New Forest
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New Forest
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Pony near Hampton Ridge
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Bogbean (Menyanthes trifoliate)

Where: Still, standing water
When: May - June
How many: Relatively widespread, in large numbers sometimes

The bogbean, an aquatic perennial, is surely one of the most exotic blooms to be found in the New Forest, more akin to a plant of faraway places than one of central southern England. It is perhaps fortunate, then, that bogbeans usually grow in wet, relatively inaccessible places where not too many people are tempted to pick the flowers.

It's said that the bogbean gets part of its name from the triple cluster of leaves that recall those of broad beans. The 'bog' element of the name, though, is something of a misnomer, for whilst bogbeans can certainly be found in New Forest bogs, they’re more prevalent in the standing water of the area’s shallow pools where they sometimes form impressive sheets of densely clustered stems.

(John Wise, writing in the mid-19th century, described bogbeans as ‘Common in most of the New Forest pools on the south’).

Pinkish crimson when in bud; white, pink-tinged bogbean flowers appear in May and June. They’re star shaped, five-petalled and fringed with extravagant white, cottony hairs.

In the late 16th century, John Gerard wrote of bogbean flowers, saying: ‘Towards the top of the stalks standeth a bush of feather-like flowers of a white colour, dasht over slightly with a wash of light carnation.’

To help maximise the likelihood of cross-pollination between bogbeans, two types of flower are found, with usually only one type present per plant. Each has slightly differently arranged pollination parts, so that visiting insects pick-up pollen from one type, but are more likely to deposit it on the other.

Then, as a fail-safe to guard against an absence of cross-pollinating insects, provision is also made for self-pollination through smaller, non-opening flowers that have no option but to self-pollinate as insects have no effective access to the pollen.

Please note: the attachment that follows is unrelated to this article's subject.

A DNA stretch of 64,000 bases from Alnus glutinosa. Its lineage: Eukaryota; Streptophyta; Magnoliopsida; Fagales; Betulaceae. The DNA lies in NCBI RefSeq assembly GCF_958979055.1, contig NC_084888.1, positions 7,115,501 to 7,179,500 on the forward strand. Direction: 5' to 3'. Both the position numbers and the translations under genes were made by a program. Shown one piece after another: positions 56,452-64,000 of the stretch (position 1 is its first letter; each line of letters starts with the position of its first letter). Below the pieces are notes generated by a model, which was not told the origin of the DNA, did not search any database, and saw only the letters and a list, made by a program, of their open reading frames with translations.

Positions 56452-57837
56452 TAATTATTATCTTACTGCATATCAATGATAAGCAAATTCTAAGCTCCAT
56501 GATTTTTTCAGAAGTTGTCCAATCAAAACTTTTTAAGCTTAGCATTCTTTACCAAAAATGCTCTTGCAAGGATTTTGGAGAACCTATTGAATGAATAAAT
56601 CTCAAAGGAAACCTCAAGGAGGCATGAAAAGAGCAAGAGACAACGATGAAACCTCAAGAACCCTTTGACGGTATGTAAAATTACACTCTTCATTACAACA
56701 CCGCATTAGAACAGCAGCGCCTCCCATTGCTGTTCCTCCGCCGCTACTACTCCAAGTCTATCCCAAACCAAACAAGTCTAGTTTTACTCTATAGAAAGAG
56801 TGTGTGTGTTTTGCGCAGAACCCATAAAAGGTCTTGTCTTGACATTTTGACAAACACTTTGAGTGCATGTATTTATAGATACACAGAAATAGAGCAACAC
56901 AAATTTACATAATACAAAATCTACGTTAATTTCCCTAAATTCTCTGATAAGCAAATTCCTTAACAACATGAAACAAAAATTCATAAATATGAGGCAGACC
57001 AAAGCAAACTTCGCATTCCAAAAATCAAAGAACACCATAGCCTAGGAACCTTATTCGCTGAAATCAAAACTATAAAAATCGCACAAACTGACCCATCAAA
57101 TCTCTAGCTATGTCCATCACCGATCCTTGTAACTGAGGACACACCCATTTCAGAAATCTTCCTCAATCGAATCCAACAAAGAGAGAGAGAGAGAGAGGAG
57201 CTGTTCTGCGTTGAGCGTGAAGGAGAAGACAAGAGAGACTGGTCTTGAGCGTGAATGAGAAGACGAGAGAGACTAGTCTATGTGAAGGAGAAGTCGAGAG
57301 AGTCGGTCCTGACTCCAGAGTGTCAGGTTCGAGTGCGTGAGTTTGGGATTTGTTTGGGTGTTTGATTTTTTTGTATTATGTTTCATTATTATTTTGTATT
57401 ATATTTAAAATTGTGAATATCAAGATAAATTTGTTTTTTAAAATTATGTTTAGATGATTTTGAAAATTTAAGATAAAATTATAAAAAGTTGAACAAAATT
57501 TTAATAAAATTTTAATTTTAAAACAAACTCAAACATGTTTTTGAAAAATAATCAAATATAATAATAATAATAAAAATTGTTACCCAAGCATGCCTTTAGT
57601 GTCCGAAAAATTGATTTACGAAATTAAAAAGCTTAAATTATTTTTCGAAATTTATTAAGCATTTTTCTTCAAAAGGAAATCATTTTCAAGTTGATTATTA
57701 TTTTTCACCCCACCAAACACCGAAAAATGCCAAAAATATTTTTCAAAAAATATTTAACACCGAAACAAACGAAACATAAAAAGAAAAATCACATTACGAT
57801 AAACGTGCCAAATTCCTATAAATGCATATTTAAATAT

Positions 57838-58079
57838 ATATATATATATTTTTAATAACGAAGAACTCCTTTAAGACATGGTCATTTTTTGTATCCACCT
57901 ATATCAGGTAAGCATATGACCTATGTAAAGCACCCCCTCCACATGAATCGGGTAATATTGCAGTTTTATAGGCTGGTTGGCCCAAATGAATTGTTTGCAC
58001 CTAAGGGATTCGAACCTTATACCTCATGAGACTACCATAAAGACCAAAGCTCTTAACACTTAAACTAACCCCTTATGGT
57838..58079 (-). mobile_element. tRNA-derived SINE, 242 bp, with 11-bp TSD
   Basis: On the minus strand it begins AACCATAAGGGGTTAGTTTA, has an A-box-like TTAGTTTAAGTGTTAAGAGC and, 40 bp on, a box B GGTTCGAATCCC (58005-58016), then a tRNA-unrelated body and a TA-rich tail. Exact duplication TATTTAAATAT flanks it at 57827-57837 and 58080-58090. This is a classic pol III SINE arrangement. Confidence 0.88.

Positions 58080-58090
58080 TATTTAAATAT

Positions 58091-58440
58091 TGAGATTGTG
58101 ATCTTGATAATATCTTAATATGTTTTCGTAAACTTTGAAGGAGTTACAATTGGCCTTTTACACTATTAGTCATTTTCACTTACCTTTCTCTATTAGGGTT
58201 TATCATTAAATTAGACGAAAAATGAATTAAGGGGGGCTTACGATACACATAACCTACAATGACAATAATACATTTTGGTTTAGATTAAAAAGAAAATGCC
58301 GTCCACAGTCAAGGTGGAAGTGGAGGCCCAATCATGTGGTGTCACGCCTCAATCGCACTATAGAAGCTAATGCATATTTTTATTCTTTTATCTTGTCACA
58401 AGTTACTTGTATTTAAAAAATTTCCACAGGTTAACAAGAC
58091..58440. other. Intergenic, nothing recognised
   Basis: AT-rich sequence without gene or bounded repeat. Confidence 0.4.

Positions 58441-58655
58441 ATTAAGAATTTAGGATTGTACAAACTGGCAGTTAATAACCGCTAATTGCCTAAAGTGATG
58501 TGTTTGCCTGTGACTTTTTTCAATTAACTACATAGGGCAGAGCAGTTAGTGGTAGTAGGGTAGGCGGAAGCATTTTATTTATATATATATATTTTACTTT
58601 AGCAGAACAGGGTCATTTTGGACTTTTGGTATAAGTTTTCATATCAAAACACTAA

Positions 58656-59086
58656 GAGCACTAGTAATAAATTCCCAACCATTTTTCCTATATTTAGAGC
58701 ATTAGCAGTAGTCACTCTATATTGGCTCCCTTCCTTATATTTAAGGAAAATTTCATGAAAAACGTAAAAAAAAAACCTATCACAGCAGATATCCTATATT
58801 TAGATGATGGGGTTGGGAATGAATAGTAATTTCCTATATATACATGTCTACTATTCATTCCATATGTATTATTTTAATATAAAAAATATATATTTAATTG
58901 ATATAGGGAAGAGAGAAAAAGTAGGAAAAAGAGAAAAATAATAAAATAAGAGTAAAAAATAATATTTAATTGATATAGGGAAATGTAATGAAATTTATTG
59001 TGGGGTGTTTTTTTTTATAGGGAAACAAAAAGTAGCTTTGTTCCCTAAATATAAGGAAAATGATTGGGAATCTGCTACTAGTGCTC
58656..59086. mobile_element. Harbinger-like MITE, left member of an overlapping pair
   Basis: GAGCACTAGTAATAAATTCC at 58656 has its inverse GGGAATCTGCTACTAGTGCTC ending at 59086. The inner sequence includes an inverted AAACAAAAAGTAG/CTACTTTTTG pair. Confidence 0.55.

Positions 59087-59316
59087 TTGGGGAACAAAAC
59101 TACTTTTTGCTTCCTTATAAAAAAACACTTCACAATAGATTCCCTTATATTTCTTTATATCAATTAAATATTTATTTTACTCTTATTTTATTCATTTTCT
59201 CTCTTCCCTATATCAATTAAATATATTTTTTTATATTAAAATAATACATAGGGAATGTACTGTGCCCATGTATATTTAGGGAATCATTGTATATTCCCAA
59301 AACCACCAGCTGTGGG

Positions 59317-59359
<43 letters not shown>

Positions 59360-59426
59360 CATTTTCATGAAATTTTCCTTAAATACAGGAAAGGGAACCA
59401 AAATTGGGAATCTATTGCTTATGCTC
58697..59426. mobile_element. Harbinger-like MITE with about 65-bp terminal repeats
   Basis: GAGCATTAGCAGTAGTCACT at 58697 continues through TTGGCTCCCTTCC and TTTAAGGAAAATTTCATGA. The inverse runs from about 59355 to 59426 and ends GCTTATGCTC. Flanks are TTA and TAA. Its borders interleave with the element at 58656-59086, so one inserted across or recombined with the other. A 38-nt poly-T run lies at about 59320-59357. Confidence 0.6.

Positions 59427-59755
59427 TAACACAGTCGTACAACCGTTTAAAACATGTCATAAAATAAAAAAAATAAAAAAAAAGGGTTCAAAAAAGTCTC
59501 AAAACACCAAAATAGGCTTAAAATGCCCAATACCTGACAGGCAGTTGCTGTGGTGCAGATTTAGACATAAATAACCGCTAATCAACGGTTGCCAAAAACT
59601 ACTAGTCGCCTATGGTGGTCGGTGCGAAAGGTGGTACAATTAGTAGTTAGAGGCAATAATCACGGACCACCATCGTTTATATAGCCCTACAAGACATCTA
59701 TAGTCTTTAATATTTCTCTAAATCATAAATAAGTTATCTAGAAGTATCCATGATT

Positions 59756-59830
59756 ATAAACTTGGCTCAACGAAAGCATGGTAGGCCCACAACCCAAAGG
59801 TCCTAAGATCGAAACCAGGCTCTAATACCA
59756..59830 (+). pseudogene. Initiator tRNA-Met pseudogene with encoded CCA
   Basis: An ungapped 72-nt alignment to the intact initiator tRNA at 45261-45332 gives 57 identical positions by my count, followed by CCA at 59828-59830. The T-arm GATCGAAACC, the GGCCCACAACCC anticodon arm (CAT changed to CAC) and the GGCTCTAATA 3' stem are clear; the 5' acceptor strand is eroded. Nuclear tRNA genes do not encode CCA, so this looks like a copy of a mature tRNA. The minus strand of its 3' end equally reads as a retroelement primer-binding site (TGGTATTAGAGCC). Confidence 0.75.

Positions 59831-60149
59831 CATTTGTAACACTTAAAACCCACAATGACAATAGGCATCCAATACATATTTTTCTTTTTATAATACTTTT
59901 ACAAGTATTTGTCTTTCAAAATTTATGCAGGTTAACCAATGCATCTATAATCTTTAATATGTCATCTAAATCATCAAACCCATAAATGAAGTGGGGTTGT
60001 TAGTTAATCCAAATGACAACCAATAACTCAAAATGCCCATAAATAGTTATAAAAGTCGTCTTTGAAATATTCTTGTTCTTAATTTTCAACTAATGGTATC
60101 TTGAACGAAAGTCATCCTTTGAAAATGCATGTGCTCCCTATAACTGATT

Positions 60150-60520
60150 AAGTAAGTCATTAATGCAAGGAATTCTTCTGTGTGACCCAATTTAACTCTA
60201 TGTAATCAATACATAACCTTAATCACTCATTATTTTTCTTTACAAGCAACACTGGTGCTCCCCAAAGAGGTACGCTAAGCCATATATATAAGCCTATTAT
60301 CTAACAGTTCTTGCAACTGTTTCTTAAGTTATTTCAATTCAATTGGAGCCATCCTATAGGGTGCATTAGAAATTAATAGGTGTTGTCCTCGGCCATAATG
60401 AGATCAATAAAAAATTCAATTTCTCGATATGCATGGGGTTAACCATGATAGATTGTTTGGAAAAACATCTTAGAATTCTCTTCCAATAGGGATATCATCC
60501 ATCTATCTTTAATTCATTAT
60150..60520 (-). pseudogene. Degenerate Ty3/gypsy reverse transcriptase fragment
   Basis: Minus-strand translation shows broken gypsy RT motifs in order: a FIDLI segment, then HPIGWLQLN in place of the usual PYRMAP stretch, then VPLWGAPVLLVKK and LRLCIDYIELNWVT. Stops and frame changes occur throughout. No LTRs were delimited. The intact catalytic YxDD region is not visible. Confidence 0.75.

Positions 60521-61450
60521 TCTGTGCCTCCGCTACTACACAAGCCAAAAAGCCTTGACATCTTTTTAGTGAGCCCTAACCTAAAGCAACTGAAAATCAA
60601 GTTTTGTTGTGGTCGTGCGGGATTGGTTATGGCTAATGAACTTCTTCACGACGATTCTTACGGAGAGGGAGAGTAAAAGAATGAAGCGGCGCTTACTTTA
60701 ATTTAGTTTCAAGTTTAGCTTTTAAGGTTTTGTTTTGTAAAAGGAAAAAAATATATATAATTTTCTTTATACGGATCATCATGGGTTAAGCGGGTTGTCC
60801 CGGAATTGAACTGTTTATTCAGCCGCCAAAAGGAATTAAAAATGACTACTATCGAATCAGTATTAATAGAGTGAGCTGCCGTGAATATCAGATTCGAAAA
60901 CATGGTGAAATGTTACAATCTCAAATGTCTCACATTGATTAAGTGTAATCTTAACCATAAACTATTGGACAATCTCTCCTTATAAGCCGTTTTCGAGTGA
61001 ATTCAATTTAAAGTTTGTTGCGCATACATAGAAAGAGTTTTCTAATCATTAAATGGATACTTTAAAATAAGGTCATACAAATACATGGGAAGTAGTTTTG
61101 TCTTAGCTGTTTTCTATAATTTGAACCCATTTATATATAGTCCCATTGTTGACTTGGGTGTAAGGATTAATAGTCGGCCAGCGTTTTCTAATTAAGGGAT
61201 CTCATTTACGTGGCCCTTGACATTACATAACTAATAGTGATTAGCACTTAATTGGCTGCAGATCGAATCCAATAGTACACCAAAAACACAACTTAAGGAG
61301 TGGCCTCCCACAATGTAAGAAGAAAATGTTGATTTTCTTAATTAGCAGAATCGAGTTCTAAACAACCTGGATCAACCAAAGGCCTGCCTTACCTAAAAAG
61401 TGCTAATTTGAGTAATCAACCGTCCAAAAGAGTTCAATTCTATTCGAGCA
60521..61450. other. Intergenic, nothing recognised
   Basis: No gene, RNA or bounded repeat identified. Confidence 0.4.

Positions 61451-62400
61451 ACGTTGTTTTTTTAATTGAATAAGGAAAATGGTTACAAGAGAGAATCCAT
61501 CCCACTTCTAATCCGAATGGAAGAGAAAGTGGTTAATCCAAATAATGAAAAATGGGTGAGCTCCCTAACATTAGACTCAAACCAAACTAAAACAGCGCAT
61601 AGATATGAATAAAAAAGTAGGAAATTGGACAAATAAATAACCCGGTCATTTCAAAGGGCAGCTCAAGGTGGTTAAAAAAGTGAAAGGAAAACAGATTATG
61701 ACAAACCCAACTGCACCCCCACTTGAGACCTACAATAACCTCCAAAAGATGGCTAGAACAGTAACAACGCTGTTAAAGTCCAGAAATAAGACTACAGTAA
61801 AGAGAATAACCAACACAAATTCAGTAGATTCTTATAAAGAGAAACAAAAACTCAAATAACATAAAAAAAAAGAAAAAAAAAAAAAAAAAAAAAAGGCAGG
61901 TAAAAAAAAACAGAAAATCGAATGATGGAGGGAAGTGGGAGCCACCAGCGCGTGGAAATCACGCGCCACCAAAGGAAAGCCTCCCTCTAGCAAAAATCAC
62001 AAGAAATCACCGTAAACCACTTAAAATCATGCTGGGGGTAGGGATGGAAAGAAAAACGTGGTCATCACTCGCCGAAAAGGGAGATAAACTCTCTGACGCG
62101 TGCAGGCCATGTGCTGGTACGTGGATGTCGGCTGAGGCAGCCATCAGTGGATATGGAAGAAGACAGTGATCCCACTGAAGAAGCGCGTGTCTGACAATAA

Sturdy, upright bogbean stems and luxuriant trefoil leaves on long stalks are invariably raised well above the water’s surface, often to a height of 30 centimetres (12 inches), or more.

Bogbean seeds eventually disperse in the water, remaining viable for many months whilst afloat within their egg-shaped capsules. But out of sight, in the water’s depths, the bogbean’s creeping underwater rhizome also spreads vegetatively, providing alternative propagation opportunities.

Alternative country names are buck bean and marsh trefoil, the latter surely as appropriate as bog bean.

Bogbeans have been put to many uses. Bogbean rhizomes were sometimes used medicinally, whilst the leaves were added to beer to impart a bitter taste, as well as being used as a treatment for rheumatism and a cure for scurvy. Not even the seeds went to waste – they were used as a remedy for coughs and colds.

Indeed, herbalists still use bogbean leaves, gathered just after the flowering period, to encourage appetite and stimulate digestion, whilst in the past, large doses have been found to be an effective laxative!

The Flora of Hampshire: Anne Brewis, Paul Bowman and Francis Rose
The Wild Flowers of Britain and Northern Europe: Richard Fitter, Alastair Fitter and Marjorie Blamey
Collins New Generation Guide - Wild Flowers of Britain and Northern Europe: Alastair Fitter
Reader’s Digest Field Guide to the Wild Flowers of Britain
The Encyclopedia of British Wild Flowers: John Akeroyd
The Herball or General Historie of Plantes: John Gerard
The New Forest: Its History and Scenery: John R. Wise
Oxford Dictionary of Plant-lore: Roy Vickery

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** New Forest ponies and other animals**
The New Forest
Commoners' ponies, cattle, pigs, sheep and donkeys are a popular part of the New Forest scene, but during 2019 agisters attended 159 road traffic accidents involving these animals, a small but disappointing increase on the 154 accidents attended in 2018.

Sadly, 58 animals were killed - 35 ponies, 13 cows, 8 donkeys and 2 sheep, whilst a further 32 were injured - 3 pigs, 9 donkeys, 11 cows and 9 ponies.

(Forty-three accidents occurred in daylight, 15 at twilight and 101 in the dark. Twenty-seven accidents were not reported by the driver involved).

Here's just one horrific example - Three donkeys killed in collision with van at notorious New Forest blackspot (Advertiser and Times)
** Always take care when driving **
Content produced by Andrew Walmsley
Content produced by Andrew Walmsley